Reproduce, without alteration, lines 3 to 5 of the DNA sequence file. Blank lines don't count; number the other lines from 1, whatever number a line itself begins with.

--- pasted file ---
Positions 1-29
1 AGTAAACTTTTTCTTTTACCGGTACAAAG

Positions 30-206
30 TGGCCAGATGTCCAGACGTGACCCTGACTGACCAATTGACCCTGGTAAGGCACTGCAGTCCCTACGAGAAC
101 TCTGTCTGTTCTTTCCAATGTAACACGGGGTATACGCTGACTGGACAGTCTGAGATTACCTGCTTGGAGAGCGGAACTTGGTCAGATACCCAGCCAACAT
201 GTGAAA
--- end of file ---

Positions 30-206
30 TGGCCAGATGTCCAGACGTGACCCTGACTGACCAATTGACCCTGGTAAGGCACTGCAGTCCCTACGAGAAC
101 TCTGTCTGTTCTTTCCAATGTAACACGGGGTATACGCTGACTGGACAGTCTGAGATTACCTGCTTGGAGAGCGGAACTTGGTCAGATACCCAGCCAACAT